Woman holding her head from ringing in the ears and looking depressed.

As with many chronic conditions, there’s a mental health aspect to tinnitus. It isn’t just a matter of coping with the symptoms. It’s coping with the symptoms constantly never knowing for sure if they will go away. For some people, regrettably, depression can be the outcome.

According to a study carried out by the Stockholm Public Health Cohort (SPHC) and published in the Journal of the American Medical Association, persistent tinnitus has been associated with an increase in suicide cases, especially among women.

Suicide And Tinnitus, What’s The Link?

In order to identify any kind of link between tinnitus and suicide, researchers at the SPHC surveyed about 70,000 people (bigger sample sizes are needed to generate reliable, scientific final results).

Here are some of the results:

  • Tinnitus symptoms were reported by 22.5% of participants.
  • 9% of women with extreme tinnitus had suicide attempts.
  • Of the men with severe tinnitus, 5.5% had attempted suicide.
  • Only 2.1% of respondents reported that their tinnitus had been diagnosed by a hearing professional.

The differences in suicide rates between men and women are clear, leading the experts to bring attention to the increased dangers for women. These findings also suggest that a large portion of people experiencing tinnitus don’t get a diagnosis or get professional help. Many people can get relief by wearing hearing aids and other treatments.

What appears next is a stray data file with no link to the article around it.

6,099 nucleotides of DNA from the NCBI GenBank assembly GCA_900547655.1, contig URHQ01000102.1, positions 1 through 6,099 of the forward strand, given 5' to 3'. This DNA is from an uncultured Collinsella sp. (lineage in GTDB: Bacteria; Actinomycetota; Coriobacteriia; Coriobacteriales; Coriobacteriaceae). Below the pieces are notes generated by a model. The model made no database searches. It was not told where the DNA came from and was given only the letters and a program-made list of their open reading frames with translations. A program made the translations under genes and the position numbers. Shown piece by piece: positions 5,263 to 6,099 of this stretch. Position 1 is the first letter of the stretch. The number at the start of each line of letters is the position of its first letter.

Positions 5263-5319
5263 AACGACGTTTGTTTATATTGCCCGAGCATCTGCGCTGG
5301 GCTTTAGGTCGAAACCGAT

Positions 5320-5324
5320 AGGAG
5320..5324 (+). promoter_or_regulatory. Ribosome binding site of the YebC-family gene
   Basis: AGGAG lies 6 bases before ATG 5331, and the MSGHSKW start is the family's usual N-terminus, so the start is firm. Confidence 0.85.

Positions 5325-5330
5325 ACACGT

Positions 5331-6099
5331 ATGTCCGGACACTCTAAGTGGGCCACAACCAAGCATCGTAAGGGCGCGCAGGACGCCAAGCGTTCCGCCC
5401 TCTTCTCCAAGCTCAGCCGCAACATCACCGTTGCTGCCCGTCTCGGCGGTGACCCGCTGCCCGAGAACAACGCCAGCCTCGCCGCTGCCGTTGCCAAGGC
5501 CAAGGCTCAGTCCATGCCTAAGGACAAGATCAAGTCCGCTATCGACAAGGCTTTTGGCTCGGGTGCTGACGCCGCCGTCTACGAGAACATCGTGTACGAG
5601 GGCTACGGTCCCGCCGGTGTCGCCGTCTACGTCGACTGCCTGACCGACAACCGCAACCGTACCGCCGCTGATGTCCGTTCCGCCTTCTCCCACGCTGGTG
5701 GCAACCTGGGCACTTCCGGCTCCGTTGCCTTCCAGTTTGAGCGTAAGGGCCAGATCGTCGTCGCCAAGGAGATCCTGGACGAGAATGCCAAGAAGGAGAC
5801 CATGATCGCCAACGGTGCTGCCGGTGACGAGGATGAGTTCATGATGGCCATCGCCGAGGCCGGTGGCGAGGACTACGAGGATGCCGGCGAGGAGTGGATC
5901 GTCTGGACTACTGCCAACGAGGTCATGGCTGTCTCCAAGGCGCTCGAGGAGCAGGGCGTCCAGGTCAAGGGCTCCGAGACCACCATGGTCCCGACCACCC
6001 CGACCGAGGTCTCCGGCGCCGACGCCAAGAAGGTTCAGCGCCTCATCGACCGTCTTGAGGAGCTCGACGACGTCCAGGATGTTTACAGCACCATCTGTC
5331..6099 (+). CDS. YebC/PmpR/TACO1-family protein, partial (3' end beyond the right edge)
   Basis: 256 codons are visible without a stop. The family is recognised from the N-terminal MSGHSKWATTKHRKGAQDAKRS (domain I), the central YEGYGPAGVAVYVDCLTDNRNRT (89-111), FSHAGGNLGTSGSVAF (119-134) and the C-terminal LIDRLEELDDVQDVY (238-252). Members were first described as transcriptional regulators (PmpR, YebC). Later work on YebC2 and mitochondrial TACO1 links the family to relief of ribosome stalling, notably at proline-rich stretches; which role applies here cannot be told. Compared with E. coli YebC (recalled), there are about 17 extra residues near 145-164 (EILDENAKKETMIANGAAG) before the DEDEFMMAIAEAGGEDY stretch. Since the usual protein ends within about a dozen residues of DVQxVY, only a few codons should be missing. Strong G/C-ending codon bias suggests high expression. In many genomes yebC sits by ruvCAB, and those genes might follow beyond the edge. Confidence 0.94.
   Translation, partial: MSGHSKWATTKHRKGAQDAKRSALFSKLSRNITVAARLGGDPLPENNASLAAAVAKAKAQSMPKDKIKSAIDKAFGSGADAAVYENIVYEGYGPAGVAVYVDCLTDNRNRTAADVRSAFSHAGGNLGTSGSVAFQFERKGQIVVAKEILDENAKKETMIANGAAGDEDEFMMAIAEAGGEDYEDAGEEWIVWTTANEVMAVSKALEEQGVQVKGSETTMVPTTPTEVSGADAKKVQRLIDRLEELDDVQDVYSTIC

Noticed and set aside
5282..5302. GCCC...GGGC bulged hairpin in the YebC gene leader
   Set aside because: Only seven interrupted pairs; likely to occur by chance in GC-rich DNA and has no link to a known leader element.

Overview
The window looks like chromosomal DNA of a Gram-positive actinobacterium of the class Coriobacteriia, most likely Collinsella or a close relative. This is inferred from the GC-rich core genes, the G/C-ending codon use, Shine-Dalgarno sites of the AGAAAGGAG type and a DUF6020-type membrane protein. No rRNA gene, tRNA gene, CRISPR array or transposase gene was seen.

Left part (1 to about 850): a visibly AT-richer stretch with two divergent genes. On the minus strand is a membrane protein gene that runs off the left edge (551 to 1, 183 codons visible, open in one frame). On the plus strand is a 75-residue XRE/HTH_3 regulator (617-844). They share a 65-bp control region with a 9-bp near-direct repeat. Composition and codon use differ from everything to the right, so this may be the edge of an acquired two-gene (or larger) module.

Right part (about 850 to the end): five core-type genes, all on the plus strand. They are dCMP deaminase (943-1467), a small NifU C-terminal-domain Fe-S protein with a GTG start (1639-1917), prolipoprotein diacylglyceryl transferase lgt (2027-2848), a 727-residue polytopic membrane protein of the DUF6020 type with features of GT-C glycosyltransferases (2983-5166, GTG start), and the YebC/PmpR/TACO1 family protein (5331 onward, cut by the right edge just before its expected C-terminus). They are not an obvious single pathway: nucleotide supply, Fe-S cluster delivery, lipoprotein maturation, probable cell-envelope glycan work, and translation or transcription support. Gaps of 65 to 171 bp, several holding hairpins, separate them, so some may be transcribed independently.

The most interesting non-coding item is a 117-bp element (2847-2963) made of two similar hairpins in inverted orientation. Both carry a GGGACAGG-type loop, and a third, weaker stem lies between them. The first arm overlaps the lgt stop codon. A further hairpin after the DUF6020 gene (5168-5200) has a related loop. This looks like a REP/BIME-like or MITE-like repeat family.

Are These Findings Universal?

This research must be replicated in other parts of the world, with different sized populations, and eliminating other variables before we can come to any broad generalizations. That being said, we shouldn’t ignore the concern in the meantime.

What Does This Research Mean?

The study was inconclusive about why women had an increased suicide rate than men but that was certainly the result. There are a variety of possible explanations, of course, but there’s nothing inherent in the data that points towards any of those explanations as more or less likely.

Some things to take note of:

Some Tinnitus is Not “Severe”

Most people who notice tinnitus symptoms don’t have “severe” tinnitus. Moderate cases also have their own challenges, of course. But the statistical correlation between women with tinnitus and suicide was most evident (and, thus, denotes the greatest risk) with those who described their tinnitus as severe.

Most of The Participants Weren’t Diagnosed

Possibly the next most startling conclusion in this study is that fairly few people were officially diagnosed with tinnitus, even though they had moderate to severe symptoms.

This is, perhaps, the most significant area of opportunity and one of the best ways to reduce suicide or other health concerns simultaneously. That’s because treatment for tinnitus can present many overall advantages:

  • Those who are treated for tinnitus can learn to better regulate their symptoms.
  • Hearing loss can be treated and tinnitus is often a warning sign.
  • Depression is often improved with tinnitus treatment.

Tinnitus is Associated With Hearing Impairment

Up to 90% of individuals who cope with tinnitus also have hearing loss according to some studies and dealing with hearing loss by using hearing aids can help reduce tinnitus symptoms. As a matter of fact, some hearing aids are designed with added features to help tinnitus symptoms. To find out if hearing aids can help you, make an appointment.

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The site information is for educational and informational purposes only and does not constitute medical advice. To receive personalized advice or treatment, schedule an appointment.
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